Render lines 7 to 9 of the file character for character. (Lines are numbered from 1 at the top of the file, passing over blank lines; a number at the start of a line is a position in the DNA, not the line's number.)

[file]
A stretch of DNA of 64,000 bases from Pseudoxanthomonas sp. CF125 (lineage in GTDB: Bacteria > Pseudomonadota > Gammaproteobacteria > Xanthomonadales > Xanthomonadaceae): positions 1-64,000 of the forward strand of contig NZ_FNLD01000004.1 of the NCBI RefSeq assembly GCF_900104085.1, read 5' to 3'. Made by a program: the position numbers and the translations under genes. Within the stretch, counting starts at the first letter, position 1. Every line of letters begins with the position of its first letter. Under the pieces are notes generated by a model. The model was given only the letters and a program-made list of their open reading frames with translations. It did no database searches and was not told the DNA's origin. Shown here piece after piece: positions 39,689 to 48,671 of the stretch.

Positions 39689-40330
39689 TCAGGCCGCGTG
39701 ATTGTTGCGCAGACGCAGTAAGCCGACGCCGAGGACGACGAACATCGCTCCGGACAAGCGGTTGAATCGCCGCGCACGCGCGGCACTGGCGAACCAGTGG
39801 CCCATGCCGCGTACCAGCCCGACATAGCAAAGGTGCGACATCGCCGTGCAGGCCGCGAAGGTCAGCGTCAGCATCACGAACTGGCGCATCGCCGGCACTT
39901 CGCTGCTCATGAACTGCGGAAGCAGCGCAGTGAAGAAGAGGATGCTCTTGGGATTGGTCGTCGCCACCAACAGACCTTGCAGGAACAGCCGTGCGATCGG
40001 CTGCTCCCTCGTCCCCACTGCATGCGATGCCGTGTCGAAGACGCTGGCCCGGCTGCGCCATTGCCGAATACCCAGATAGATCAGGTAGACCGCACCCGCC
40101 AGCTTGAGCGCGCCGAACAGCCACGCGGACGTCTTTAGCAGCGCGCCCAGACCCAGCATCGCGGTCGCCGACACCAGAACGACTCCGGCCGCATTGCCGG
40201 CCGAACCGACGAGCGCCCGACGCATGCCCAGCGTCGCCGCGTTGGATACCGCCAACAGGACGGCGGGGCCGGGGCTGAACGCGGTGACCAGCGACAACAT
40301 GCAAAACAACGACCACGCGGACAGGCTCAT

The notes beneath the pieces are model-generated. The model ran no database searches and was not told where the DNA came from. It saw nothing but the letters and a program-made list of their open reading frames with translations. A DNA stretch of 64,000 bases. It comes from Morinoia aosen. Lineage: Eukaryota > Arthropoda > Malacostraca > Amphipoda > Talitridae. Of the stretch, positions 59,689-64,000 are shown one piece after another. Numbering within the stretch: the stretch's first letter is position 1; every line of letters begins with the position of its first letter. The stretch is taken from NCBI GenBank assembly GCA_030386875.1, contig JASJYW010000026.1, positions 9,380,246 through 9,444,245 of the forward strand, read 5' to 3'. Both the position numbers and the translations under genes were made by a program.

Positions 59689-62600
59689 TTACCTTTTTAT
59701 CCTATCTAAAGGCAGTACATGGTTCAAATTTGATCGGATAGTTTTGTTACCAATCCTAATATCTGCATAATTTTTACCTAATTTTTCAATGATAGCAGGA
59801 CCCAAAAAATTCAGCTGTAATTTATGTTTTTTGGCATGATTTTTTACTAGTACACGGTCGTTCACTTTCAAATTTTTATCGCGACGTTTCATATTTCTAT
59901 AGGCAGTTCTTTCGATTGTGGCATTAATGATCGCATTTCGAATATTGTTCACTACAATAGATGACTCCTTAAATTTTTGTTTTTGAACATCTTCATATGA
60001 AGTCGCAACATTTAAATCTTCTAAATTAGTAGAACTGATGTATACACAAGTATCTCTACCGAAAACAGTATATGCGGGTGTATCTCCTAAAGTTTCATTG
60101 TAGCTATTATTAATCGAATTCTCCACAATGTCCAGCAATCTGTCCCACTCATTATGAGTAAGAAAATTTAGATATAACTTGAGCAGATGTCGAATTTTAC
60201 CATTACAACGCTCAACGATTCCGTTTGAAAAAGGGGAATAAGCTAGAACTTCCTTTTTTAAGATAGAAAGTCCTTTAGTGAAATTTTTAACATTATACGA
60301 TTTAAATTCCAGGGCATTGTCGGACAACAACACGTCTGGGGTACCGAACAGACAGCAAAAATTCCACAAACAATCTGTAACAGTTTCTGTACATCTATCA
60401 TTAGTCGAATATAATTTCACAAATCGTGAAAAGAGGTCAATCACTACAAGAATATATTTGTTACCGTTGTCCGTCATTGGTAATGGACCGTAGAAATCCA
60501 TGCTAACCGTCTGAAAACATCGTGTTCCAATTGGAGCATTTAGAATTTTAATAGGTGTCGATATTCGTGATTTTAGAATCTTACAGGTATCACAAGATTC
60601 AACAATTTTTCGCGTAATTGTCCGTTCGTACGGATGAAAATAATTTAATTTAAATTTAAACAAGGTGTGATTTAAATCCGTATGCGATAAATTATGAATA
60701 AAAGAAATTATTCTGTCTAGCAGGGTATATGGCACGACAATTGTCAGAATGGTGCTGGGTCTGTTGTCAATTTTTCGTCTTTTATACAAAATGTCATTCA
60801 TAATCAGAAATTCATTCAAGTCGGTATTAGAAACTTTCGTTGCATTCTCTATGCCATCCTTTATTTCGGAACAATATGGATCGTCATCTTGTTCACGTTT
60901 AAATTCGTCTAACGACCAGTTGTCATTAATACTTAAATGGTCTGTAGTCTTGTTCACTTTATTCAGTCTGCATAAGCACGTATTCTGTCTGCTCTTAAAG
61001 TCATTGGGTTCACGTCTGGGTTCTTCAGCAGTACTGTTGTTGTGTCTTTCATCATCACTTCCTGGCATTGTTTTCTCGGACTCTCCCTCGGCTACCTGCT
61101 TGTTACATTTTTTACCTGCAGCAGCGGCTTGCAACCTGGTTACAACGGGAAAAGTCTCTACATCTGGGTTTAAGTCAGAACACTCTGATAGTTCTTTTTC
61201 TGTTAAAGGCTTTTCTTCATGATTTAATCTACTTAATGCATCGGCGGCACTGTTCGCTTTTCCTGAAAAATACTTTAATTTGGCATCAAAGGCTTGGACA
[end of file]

40001 CTGCTCCCTCGTCCCCACTGCATGCGATGCCGTGTCGAAGACGCTGGCCCGGCTGCGCCATTGCCGAATACCCAGATAGATCAGGTAGACCGCACCCGCC
40101 AGCTTGAGCGCGCCGAACAGCCACGCGGACGTCTTTAGCAGCGCGCCCAGACCCAGCATCGCGGTCGCCGACACCAGAACGACTCCGGCCGCATTGCCGG
40201 CCGAACCGACGAGCGCCCGACGCATGCCCAGCGTCGCCGCGTTGGATACCGCCAACAGGACGGCGGGGCCGGGGCTGAACGCGGTGACCAGCGACAACAT